Gladstone Port.
Gladstone Port. Gladstone Observer

GPC: Workers exposure to coal dust minimised

THE way workers handle coal at Gladstone Ports Corporation has been put under a spotlight after a former Abbot Point senior executive revealed his concern for port workers who may have "sleeping cases" of black lung disease.

Appearing at the Coal Workers Pneumoconiosis select committee hearings last week, BJ Davison suggested the parliamentary inquiry into black lung disease should be expanded to include port operations.

>> BIG READ: Port workers may have 'sleeping case' of disease

Mr Davison used GPC as an example where port workers could be at risk.

"Gladstone is one example where they might have 20 or 30 dozers pushing coal," he said.

"They really are working right in amongst it.

"There is... a lot of mechanical movement-large dozers pushing a lot of coal, a lot of coal getting pulverised, a lot of coal being mechanically moved by people who are right in it."

Using Abbot Point as an example of best practice, Mr Davison said coal was "picked up by a bucket wheel excavator (which was) controlled by someone in a control room 500 metres away".

At GPC, dozer operators are used to prepare and maintain "the 22 stockpiles during the unloading process" and for the "reclamation of coal".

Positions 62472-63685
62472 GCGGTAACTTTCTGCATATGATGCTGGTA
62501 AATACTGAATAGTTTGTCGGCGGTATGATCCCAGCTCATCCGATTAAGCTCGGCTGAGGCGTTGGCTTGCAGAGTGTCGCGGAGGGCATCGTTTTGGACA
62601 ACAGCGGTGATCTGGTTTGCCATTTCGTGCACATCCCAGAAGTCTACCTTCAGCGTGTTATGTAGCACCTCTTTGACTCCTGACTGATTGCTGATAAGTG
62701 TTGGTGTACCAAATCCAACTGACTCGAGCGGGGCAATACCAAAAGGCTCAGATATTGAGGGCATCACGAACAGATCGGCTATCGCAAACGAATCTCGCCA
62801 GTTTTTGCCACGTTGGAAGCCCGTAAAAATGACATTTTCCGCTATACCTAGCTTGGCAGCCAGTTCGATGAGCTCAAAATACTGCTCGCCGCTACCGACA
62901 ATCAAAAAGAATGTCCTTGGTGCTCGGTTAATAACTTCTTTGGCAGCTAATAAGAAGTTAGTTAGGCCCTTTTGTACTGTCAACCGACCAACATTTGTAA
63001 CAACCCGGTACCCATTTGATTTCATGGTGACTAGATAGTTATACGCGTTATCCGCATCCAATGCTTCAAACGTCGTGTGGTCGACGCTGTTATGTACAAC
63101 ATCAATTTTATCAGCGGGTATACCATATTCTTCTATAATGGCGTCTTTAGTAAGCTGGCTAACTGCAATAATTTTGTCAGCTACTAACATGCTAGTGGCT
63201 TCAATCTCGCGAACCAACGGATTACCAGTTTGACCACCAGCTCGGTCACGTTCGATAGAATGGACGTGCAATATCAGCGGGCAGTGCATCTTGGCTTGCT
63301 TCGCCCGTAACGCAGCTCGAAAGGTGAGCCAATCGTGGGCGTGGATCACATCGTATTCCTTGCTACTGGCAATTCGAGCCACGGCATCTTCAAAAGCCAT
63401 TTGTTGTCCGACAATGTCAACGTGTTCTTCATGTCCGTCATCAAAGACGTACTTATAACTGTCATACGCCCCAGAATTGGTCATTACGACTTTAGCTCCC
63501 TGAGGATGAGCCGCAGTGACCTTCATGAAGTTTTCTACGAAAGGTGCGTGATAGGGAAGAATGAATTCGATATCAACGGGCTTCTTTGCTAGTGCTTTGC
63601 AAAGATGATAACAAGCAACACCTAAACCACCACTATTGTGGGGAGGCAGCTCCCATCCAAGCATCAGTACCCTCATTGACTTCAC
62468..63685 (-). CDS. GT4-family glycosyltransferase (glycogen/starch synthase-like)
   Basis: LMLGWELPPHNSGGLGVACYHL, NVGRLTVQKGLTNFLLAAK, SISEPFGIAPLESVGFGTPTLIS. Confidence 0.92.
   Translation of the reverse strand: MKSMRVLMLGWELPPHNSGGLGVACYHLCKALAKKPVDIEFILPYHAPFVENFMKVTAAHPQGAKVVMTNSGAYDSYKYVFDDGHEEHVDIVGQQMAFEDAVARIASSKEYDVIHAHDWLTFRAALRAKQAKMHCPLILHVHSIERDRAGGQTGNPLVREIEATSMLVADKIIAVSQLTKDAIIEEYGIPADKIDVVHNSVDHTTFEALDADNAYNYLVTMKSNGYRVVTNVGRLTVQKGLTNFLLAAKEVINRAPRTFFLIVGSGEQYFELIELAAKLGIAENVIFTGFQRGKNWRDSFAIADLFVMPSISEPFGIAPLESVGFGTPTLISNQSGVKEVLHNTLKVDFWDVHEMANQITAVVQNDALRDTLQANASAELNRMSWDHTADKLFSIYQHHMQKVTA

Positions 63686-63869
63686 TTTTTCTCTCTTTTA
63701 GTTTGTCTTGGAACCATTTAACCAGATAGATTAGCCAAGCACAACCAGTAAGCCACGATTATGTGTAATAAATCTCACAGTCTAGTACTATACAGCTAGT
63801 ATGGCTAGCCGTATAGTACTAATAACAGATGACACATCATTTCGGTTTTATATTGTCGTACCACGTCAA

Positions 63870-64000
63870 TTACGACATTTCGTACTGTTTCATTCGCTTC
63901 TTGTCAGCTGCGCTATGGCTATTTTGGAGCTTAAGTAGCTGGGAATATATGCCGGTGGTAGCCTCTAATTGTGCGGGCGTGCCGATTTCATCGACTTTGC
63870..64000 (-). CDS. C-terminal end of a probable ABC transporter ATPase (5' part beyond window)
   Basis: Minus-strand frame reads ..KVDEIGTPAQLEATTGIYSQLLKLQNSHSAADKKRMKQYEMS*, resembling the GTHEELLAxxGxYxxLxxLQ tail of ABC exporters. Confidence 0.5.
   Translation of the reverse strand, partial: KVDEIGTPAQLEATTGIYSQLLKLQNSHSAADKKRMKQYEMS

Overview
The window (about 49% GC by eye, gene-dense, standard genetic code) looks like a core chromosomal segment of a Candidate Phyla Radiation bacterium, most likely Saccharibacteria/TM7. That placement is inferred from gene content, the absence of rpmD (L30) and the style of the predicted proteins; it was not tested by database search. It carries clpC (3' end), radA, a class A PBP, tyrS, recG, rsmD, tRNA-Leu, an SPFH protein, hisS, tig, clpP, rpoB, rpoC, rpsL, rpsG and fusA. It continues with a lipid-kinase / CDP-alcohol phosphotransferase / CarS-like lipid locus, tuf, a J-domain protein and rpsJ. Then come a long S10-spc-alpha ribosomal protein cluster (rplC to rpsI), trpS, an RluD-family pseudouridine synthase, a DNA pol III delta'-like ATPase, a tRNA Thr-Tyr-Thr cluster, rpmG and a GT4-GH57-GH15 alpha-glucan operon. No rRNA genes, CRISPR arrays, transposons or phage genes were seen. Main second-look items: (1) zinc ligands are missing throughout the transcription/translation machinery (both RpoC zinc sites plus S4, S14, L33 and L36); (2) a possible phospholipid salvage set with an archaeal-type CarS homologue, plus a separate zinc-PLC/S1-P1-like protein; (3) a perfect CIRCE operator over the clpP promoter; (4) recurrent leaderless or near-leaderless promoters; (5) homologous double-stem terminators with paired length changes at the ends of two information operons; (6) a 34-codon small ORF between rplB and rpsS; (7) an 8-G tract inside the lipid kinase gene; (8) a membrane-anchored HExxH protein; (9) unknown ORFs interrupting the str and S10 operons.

However, a GPC spokeswoman said it had procedures in place to limit exposure to coal dust.

"During their operating times they are within an air tight air-conditioned cabin and only in extreme circumstances would they leave the cabin while on a stockpile," she said.

"A recent improvement has been the establishment of a new air-conditioned dump station control room building, which physically separates the operators from the area where coal is unloaded

"Regular site monitoring of a range of factors, including dust, is undertaken, employee health checks will continue to be made available and occupational hygienists recommendations will be implemented."

GPC monitored coal dust in 2008 and 2015 but after cases of black lung disease surfaced last year, it re-examined its "occupational monitoring results", which found "current exposures and practices did not pose a significant hazard".

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